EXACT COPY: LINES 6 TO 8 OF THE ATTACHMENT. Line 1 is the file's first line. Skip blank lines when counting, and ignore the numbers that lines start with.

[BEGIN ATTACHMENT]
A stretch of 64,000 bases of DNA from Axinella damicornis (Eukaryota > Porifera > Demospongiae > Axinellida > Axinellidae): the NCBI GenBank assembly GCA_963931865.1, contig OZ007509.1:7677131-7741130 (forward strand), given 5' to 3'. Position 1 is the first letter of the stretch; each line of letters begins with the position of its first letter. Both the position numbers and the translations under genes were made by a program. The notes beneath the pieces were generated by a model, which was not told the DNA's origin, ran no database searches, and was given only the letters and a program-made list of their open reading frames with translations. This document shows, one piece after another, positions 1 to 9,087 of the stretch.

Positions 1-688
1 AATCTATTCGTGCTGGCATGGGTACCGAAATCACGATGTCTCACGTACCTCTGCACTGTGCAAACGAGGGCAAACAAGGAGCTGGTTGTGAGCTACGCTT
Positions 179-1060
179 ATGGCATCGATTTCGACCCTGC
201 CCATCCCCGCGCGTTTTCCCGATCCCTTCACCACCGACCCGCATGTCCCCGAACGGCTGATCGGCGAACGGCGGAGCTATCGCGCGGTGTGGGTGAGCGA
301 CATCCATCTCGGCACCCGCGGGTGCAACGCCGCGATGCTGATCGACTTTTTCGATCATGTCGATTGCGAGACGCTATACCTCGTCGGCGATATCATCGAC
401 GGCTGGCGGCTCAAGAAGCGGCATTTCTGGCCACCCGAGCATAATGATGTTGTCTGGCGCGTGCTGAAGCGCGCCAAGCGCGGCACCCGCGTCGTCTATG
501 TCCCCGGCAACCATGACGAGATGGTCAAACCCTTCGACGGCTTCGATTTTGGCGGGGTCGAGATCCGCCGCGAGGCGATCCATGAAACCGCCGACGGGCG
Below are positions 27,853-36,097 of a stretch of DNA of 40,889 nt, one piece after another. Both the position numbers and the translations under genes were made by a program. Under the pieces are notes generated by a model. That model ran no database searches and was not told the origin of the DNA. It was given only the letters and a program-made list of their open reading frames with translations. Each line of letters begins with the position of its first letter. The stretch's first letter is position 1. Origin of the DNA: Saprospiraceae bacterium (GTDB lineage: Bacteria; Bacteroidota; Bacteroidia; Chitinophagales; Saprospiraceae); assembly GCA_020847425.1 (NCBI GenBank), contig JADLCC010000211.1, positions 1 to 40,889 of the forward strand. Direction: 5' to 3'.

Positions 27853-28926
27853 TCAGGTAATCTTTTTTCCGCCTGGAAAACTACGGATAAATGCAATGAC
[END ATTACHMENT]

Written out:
201 CCATCCCCGCGCGTTTTCCCGATCCCTTCACCACCGACCCGCATGTCCCCGAACGGCTGATCGGCGAACGGCGGAGCTATCGCGCGGTGTGGGTGAGCGA
301 CATCCATCTCGGCACCCGCGGGTGCAACGCCGCGATGCTGATCGACTTTTTCGATCATGTCGATTGCGAGACGCTATACCTCGTCGGCGATATCATCGAC
401 GGCTGGCGGCTCAAGAAGCGGCATTTCTGGCCACCCGAGCATAATGATGTTGTCTGGCGCGTGCTGAAGCGCGCCAAGCGCGGCACCCGCGTCGTCTATG